Money has been on my mind today. One of the wedding-related (yes, still stuck on the wedding) websites I read consists of several pseudonymed women blogging about their wedding planning for weeks or months and then recapping the wedding after the fact. I’ve been reading the site for a couple of months and have read through the archives, so it was pretty obvious that the majority of women were planning (in MY opinion) expensive and/or lavish weddings, and when they wrote about projects they did themselves it wasn’t necessarily to save money but just because they wanted to do them. Granted, most of the bloggers thus far have had weddings in or near NYC (or other big cities), and I could tell from the way they wrote about designer dresses and letterpress invitations and how much they were paying for hair and makeup that their budgets far, far exceeded ours. It’s still an interesting site to read, though, one that has given me quite a few ideas for projects or other elements which could be interesting to have.
Today, in response to a comment someone left a few days ago, some of the bloggers wrote out their wedding budgets (ballpark figures) including everything but rings and honeymoon. As I suspected, the one in NYC was nearly 50K, while the one in the midwest (with a lot of DIY, or do-it-yourself projects) was 8K. And that one was a dessert reception – no appetizers or meals were provided.
Way back a long time ago, before we got engaged, before we were even thinking about it, I spoke to a coworker who was planning her wedding, and she cited a figure to me that just sounded outrageous – she’d read that the average wedding cost in the US was over $20K. “For one day!?!” I interrobanged. “Over 20 thousand dollars for just a party for one day?” That figure sounded completely absurd to me – how could people possibly justify spending that much money on a party for one day? When *I* got married, I’d do it for super cheap. I’d do everything myself, or it would be a really tiny event, and I would show the world that it was possible to throw a one-day party (that happened to include two people getting married) for a miniscule amount of money. It could be done, right?
I didn’t think much about it again until we got engaged, a couple of years after the conversation I had with my coworker. I didn’t know a lot about weddings or wedding planning, so I started doing research. I talked to people who had planned weddings, and I started looking at sample catering menus and poking around on photographer websites. The sticker shock I began to encounter was far greater than I had expected. Dan and I came up with a number for a budget that sounded reasonable to us, one that would allow us to have good food and good drink, yet still not be a completely ridiculous amount of money to spend on a party for one day. As I read more and more information, and read about more budgets and on what sorts of things people spent their money, it started dawning on me that I’d never seen any sort of budget for under a certain amount (the amount we’d decided on) unless the food was provided via family or friends (potluck, knowing the caterer/restaurant people, etc.) It just isn’t possible to have a full meal with beverages served to people for under a certain amount of money, and when you add in all the other expenses (despite all the deals and hookups) you arrive at the number we’ve decided upon. And surprisingly, I’m starting to be OK with that.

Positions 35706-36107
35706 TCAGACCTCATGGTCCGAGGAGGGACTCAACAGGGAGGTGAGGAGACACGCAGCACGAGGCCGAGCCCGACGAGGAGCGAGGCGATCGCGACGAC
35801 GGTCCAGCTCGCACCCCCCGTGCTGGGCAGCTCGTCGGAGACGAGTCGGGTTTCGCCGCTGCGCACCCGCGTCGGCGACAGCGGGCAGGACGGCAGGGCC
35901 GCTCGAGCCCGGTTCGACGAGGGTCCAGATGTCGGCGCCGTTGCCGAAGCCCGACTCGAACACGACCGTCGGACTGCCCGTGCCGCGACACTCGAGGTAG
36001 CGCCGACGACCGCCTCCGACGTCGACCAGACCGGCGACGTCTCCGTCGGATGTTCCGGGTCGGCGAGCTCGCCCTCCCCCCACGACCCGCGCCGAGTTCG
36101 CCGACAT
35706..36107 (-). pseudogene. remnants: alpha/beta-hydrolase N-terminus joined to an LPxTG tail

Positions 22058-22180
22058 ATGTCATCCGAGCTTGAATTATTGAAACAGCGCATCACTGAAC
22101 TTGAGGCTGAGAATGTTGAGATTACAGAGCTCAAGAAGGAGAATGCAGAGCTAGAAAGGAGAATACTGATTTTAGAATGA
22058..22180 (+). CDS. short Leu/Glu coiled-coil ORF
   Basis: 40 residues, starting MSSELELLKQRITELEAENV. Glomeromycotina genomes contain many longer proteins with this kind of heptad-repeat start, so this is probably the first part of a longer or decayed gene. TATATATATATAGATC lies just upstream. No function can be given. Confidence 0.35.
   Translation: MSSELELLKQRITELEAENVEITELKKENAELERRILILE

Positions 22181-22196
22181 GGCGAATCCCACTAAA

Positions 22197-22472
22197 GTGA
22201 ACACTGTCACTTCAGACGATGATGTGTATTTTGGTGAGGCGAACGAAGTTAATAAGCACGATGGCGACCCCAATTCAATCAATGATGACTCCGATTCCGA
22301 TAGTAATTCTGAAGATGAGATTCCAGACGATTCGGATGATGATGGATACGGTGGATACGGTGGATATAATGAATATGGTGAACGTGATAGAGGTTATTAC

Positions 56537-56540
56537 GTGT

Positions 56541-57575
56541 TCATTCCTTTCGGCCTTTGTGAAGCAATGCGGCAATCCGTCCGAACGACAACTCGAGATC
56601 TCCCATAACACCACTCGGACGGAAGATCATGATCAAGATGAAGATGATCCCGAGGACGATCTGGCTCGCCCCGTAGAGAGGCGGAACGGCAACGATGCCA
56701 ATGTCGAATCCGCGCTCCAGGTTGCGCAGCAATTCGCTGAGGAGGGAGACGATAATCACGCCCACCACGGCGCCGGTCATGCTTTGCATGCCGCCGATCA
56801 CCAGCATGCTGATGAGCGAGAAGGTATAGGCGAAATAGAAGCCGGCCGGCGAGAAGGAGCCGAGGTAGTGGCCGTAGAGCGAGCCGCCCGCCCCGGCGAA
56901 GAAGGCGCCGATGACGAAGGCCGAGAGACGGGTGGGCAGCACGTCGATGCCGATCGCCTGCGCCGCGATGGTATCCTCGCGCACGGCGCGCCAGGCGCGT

I’ve read about a lot of different kinds of weddings these past few months, daytime and evening, city and country, indoors and out, in all ranges of style, formality, and budget. And I’m starting to realize that money doesn’t mean the same things to all people, that the amount of money my wedding dress is going to cost is, in comparison to some of the coture designers, a very small amount. I went to the library this afternoon to do a bit of research and found myself looking at a wedding magazine for the first time. Now I know that I’m not missing out on anything by not buying the enormous bricks they call wedding magazines (because you pay for 25 pages of content and 230948029384 pages of ads), and now I know that wedding magazines really aren’t geared for people with the sort of budget we have (just as the trash I read at the gym doesn’t feature clothing I could ever afford), I’m glad I did said research. Not to knock the magazines – it’s just that I can see the same pictures online, read about lavish details in other people’s weddings, and shrug and be OK that our wedding just isn’t going to look like the photos in the magazines. Besides, we’re not photos-in-magazines people anyhow. To me, it’s more important that everyone has a good time, gets good food to eat and drinks to drink, and feels that it was worthwhile to attend.